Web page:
Socks loved paint horses. He had a colt that he was prouder of than anything you could imagine. I’m not sure why this colt was so important to him, but everyone that came along would be shown the little paint filly.
Glenn being the expert horseman wanted to handle the colt a little so they went back and got the mother and baby. The mare had a halter and lead rope on so they lead her out in front of the house into the parking lot.
Glenn Lewis was a teenager probably around 13 or 14, so I would have been 8 or 9 years old. We were horseback and had ridden over to checkout the colt. When we got there Big Kenny (Kenny Jackson was Big Kenny and Kenny Lewis was Little Kenny) was the only one at home. He was about 4 years older than Glenn.
Glenn got his lariat rope out and roped the colt. The filly being only a few months old at that time, reared straight up and fell backwards. She just laid there. Blood started to pour out from under her head. She didn’t even twitch. There was a rock, no bigger than a chicken egg had penetrated her skull. It was the most freakish thing you could imagine.
When Glenn could tell that she wasn’t going move, he slipped that rope off of her head, coiled it up, got in the saddle and quickly made an exit, after he and Big Kenny had conferred. Not knowing what else to do I wasn’t far behind.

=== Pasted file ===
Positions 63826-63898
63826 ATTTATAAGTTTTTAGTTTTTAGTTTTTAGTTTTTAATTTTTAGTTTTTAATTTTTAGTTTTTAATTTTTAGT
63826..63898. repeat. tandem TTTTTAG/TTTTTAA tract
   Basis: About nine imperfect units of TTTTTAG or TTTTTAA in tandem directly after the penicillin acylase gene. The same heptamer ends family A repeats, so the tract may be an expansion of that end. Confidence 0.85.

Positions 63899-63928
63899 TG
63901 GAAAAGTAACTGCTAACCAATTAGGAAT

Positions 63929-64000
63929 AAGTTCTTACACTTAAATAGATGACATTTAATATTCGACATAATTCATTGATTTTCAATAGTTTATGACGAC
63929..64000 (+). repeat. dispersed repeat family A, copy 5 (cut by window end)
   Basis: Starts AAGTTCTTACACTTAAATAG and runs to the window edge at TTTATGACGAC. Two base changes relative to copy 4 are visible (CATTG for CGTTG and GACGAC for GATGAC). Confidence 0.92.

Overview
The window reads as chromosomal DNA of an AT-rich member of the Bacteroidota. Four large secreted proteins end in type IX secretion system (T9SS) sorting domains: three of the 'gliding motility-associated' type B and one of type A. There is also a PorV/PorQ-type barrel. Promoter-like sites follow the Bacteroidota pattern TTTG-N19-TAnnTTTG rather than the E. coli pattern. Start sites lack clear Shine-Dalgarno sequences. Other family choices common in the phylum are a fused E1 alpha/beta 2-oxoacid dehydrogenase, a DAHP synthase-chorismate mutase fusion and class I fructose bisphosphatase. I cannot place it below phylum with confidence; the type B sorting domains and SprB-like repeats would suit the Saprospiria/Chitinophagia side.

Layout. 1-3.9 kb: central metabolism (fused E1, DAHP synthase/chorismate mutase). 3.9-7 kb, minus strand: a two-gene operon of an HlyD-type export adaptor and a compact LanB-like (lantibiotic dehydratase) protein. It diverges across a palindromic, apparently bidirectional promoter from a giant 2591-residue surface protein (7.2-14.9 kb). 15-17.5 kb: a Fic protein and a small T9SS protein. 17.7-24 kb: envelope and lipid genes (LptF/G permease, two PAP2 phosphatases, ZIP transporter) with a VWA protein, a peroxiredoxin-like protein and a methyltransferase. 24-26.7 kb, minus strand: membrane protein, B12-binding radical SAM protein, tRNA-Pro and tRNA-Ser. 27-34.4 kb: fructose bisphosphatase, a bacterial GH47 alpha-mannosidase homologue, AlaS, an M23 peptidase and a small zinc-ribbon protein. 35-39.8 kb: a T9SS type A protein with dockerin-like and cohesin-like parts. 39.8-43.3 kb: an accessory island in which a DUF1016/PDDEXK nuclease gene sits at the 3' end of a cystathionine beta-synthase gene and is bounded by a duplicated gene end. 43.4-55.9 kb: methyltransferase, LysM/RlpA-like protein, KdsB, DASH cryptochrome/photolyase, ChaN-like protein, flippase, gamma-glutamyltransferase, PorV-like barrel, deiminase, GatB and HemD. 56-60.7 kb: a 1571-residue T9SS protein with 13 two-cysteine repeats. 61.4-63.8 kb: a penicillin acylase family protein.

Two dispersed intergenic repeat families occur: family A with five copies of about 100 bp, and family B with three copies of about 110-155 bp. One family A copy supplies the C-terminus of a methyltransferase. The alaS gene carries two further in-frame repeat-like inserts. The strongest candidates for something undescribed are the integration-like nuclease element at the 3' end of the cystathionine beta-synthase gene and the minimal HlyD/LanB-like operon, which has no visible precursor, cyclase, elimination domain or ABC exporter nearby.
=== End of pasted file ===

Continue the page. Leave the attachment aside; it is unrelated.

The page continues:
That left Big Kenny there to face, his Daddy, Socks. The story was, the mare and her baby had gotten loose and he was trying to get them back in the back pasture and the little one fell down.
Glenn and I hadn’t made it far when we met Socks. We continued on back to our house. Glenn soon was out of there and headed on to Marble Falls.
I remember Socks showing up, with tears in his eyes, to talk to Glenn and me (Socks was always tender hearted). He knew that seeing us along the road we had something to do with it. Glenn was long gone. He asked me what had happened. I told him. That wasn’t the story that he had been told.
Big Kenny and Glenn both scolded me for not sticking with the story, but I didn’t even have a story, much less the ability to lie to Socks.